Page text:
Radio frequency identification (RFID) systems are widely used for applications that include inventory management, package tracking, toll collection, passport identification and airport luggage security. More recently, these systems have found their way into medical environments to track patients, equipment assets and staff members.
However, there is currently no published standardized, repeatable methodology by which manufacturers of RFID equipment or medical devices can assess potential issues with electromagnetic interference and evaluate means to mitigate them.
To resolve these concerns, the Georgia Tech Research Institute (GTRI) recently began developing testing protocols for RFID technology in the health care setting. The test protocol development is being overseen by AIM Global, the international trade association representing automatic identification and mobility technology solution providers, and also includes MET Laboratories, a company that provides testing and certification services for medical devices.
"A comprehensive set of test protocols, which are sufficiently precise to permit repeatable results, is required to understand if there is an interaction between various types of RFID systems and active implantable medical devices, electronic medical equipment, in vitro diagnostic equipment and biologics. Only after the protocols are developed will we be able to investigate the cause of any interactions, the result of any interactions, and ways manufacturers might eliminate or mitigate interactions," said Craig K. Harmon, president and CEO of Q.E.D. Systems and chairman of AIM Global's RFID Experts Group. This group is overseeing the Health Care Initiative and includes representatives from 40 organizations in the United States, Europe and Asia.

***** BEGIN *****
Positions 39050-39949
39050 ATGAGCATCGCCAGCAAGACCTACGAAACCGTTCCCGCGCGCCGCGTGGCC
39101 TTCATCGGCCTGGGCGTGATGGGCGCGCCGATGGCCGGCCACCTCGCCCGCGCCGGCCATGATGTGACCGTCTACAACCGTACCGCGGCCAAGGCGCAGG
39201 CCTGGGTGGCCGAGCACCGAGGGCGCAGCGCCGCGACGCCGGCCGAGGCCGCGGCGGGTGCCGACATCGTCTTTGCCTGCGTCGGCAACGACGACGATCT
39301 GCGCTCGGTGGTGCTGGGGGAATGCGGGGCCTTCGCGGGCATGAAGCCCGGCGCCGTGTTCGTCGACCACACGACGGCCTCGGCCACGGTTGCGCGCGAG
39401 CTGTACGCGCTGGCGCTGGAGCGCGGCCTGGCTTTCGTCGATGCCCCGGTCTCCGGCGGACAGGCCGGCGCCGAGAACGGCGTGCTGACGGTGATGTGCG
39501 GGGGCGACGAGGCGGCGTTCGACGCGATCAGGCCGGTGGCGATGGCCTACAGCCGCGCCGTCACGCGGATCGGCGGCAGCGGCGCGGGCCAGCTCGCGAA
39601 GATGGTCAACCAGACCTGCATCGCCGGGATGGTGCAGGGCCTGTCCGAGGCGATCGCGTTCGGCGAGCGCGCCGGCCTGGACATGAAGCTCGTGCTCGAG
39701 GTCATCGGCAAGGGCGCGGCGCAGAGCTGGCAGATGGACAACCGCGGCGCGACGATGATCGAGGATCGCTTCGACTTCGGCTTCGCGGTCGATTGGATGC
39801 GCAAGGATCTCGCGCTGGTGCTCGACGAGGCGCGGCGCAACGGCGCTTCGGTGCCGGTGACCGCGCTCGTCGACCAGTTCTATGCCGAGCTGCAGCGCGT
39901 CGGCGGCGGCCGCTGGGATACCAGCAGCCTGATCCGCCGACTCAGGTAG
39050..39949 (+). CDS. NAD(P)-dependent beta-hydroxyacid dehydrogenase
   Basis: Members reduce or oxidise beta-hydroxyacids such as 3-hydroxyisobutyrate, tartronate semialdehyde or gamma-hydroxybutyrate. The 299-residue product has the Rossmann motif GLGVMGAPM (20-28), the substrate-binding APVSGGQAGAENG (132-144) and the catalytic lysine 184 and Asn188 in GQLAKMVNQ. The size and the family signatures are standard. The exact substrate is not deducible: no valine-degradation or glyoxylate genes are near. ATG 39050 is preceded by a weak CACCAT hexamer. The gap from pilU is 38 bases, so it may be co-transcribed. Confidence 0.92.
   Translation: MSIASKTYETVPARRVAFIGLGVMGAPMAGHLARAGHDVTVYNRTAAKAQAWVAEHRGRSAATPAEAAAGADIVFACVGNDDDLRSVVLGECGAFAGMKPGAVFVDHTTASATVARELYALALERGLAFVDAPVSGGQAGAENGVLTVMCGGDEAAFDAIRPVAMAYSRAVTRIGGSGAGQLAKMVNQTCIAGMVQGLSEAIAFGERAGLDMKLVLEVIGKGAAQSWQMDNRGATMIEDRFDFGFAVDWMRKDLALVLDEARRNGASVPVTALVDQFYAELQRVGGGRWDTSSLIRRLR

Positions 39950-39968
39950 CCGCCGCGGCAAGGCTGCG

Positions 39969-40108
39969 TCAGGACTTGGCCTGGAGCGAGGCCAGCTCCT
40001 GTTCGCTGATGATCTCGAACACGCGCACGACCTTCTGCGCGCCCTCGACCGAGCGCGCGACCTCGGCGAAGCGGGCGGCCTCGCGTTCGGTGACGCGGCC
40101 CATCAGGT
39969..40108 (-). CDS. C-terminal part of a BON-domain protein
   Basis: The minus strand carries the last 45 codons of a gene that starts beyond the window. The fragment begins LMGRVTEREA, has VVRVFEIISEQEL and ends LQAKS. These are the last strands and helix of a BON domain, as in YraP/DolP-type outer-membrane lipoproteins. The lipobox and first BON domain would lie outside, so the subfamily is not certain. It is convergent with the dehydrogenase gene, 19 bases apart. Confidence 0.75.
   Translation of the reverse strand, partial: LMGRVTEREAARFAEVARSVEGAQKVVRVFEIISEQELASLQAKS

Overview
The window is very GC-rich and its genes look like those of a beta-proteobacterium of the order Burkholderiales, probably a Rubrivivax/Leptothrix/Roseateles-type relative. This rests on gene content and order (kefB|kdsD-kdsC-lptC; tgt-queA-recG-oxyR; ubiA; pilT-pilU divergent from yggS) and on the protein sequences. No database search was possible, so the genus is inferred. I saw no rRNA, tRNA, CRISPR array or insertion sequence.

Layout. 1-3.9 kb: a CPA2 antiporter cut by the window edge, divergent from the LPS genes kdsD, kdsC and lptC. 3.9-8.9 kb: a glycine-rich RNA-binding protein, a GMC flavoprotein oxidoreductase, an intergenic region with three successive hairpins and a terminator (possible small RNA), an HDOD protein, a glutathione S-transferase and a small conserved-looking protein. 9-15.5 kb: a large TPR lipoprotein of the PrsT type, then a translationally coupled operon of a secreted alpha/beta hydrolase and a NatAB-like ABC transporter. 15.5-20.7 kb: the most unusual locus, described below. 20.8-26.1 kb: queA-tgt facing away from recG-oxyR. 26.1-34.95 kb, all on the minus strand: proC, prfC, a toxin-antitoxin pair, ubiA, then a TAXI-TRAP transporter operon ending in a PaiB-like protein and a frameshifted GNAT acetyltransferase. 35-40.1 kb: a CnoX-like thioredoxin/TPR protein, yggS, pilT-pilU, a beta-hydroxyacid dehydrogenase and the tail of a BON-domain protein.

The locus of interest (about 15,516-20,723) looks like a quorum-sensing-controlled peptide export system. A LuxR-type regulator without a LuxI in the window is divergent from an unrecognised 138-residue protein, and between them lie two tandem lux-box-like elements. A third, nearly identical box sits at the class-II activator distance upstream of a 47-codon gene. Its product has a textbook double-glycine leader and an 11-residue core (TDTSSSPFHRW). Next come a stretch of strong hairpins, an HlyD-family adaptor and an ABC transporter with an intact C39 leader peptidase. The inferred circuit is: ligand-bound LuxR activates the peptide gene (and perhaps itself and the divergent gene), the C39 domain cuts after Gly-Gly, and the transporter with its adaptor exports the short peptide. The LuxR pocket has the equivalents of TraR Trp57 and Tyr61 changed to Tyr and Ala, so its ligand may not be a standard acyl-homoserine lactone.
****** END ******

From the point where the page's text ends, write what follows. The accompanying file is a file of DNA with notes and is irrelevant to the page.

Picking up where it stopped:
GTRI researchers will test how RFID systems affect the function of implantable and wearable medical devices, such as pacemakers, implantable cardioverter defibrillators, ne
|Contact: Abby Vogel|
Georgia Institute of Technology Research News